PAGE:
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Volunteerism has no age limit

Wheaton woman continues to stay as active as ever in her community at age 91

There’s nothing retiring about Doris L. Rixe’s retirement years.

The 91-year-old Wheaton woman is an active volunteer in her community and church with no plans to slow down.

“When you retire, you just change gears and keep on going,” she said. “Some people might sit back, but I think I would be rather bored with that.”

She’s a regular at the Wheaton Community Diner and Cafe, but she’s not there just for the coffee. Rixe assists with the senior nutrition program which serves meals at the eatery.

Her work has ties to the Wheaton Senior Citizens. She joined the group about six years ago and serves on its board as its treasurer.

Rixe describes how the group used to meet at the building that now houses the diner and cafe. The seniors would gather for meetings and gatherings and eat meals through the senior nutrition service. When the group was told it would have to drop one cook from its nutrition program, the seniors formed a plan. They unanimously voted to open the diner to the public.

“We’ve had some rough times since, but we’ve stayed open,” she said.

The diner and cafe is a win-win for the community. The public is offered great meals and the senior citizens continue to be served through the nutrition program. Volunteers also deliver meals to shut-ins Monday through Friday, she said.

Rixe not only greets the customers, she also pitches in if help is needed washing dishes.

Her work ethic took root early in Rixe’s life as she grew up on the family farm near Wheaton. She recalls the dust bowl years and how the lack of rain and poor crops resulted in the family losing their farm. Rixe, her six siblings and her parents, Fred C. and Paulina Neumann, moved to a rented farm four miles from town. Rixe’s father eventually decided to give up farming as the industry was moving from horse-drawn equipment to tractors. The family moved to town where Fred focused on lawn care in the community.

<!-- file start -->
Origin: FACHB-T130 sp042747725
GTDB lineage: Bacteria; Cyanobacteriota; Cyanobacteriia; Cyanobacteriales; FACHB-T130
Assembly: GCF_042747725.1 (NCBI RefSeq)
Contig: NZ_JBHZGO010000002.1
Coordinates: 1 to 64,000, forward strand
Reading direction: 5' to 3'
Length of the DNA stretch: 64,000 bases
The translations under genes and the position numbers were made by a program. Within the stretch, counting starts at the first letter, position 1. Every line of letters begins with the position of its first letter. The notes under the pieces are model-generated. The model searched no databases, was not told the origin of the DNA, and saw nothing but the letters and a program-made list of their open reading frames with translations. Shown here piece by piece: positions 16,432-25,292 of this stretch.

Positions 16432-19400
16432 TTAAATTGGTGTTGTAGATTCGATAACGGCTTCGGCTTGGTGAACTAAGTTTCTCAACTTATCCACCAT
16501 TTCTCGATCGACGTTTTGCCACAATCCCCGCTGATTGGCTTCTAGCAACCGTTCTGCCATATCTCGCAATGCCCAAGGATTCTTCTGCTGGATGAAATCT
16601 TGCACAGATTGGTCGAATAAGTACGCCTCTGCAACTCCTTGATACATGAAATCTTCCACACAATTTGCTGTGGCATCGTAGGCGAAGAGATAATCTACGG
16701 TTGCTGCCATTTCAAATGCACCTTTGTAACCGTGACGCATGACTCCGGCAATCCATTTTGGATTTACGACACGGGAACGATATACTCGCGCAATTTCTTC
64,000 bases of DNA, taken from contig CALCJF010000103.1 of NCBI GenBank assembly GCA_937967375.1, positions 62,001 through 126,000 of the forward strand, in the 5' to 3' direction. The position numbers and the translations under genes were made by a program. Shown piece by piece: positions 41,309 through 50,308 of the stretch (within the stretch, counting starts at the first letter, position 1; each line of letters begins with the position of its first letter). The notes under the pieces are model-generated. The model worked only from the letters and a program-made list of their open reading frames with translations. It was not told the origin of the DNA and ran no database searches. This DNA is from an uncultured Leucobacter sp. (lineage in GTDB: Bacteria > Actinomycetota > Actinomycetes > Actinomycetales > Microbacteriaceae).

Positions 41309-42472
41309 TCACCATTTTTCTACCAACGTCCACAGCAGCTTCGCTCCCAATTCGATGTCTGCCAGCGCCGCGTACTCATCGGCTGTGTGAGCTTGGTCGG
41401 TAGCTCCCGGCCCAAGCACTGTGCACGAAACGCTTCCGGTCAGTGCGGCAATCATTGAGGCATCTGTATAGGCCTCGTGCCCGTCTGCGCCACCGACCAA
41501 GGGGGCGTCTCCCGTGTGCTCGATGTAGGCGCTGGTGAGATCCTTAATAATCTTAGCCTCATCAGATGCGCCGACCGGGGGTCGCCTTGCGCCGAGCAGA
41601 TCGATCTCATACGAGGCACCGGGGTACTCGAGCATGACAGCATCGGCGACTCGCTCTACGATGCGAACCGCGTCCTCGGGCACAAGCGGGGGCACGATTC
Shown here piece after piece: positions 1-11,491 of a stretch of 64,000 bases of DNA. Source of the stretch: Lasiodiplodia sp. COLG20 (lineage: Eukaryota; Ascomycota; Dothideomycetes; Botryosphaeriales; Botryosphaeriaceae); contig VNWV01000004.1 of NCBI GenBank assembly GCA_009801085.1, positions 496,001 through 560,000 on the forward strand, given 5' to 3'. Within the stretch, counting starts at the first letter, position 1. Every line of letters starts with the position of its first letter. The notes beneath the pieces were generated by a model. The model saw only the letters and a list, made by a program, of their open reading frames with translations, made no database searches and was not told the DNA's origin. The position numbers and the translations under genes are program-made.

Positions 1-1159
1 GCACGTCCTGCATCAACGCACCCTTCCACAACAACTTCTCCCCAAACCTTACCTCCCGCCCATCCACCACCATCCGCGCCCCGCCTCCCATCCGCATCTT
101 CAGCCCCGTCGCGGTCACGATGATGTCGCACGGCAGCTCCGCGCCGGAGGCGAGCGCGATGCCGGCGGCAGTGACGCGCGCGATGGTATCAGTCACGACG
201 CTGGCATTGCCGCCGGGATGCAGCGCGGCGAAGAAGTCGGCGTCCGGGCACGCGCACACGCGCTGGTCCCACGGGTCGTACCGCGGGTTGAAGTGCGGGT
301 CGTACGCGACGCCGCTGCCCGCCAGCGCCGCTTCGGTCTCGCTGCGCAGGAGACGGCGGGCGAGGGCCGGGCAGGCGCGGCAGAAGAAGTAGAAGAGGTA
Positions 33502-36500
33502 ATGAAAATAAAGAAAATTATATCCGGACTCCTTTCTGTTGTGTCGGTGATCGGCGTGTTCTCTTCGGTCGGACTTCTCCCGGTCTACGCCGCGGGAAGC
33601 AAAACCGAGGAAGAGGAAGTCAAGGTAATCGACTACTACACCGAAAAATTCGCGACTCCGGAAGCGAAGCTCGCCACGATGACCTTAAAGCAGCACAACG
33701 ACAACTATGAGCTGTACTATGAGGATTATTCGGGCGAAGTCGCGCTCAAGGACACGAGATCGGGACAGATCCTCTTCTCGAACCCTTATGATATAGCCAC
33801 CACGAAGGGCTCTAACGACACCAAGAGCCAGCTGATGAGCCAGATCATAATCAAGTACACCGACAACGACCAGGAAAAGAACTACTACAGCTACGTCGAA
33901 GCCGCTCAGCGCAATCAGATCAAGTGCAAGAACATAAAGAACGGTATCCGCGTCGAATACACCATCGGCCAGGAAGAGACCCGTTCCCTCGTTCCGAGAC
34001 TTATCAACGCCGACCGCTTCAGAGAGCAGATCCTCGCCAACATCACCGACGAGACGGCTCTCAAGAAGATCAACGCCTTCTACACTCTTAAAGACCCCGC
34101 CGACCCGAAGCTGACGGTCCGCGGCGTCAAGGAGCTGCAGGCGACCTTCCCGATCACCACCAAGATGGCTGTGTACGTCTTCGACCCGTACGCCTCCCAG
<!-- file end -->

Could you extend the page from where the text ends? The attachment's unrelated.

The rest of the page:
Rixe recalls the family’s bout with scarlet fever. While her older siblings became ill and were confined to their beds, she recalls sitting by the table coloring. She seemed unaffected by the illness, but the next year at school proved otherwise. Rixe couldn’t remember anything she’d been taught the year prior, she said.

She should’ve entered second-grade, but repeated first-grade as she struggled with her memory. The setback didn’t slow her down much. Rixe graduated from high school and attended college in Milwaukee. She returned home and worked at a law firm before marrying her husband, Donald.

The couple moved to Ortonville when he started a job with the Minnesota Highway Department. Their four children were born in Big Stone County, but they returned to Wheaton when Donald experienced health problems.

Rixe worked for the ASCS for a few years before she was hired by her home church, St. Johns Lutheran, as its secretary. She enjoyed the work. Each day was different, she said.

She taught Sunday school and a seventh-grade confirmation class. And she helped where needed.

“To me it wasn’t really volunteering,” she said. “I just saw things that needed to be done and just did them.”

She retired after serving as secretary for 27 years.

Rixe was in charge of the church’s “book nook.” She ordered religious cards which were sold at the church. “It was the only place in town people could get religious cards,” she said. The church continues to offer the “book nook” services.

She’s also delivered recordings of the church services to shut-ins. Each week she’d climb the stairs to the balcony where the tapes and recording equipment were located to retrieve the materials. Then, riding her three-wheeled bike, Rixe would make the deliveries. When she had problems with her aorta, Rixe’s doctor said she had to stop climbing stairs, and so she stopped delivering the tapes.

Rixe was also active in the town’s bowling association for 17 years serving as its secretary/treasurer. She started bowling after Donald’s death in 1964. But, when she had problems with her shoulder, she had to leave bowling.

“I don’t miss the bowling as much as being with the people,” she said. Even though she’s had to leave some activities over time, Rixe seems to replace them with something else. She’s spearheaded regular bingo events from her apartment building and with two or three other residents, assembles puzzles. Once the puzzles are finished, she applies a watered-down glue on it. The puzzles are framed and hang in the community room.

She’s been to Hawaii for her granddaughter’s wedding, but she  has no plans to move there or other warm locations for the winter.

“I actually like it – winter, that is,” she said.

And Rixe is too busy to leave the area for very long. There’s just so much to do to help others.

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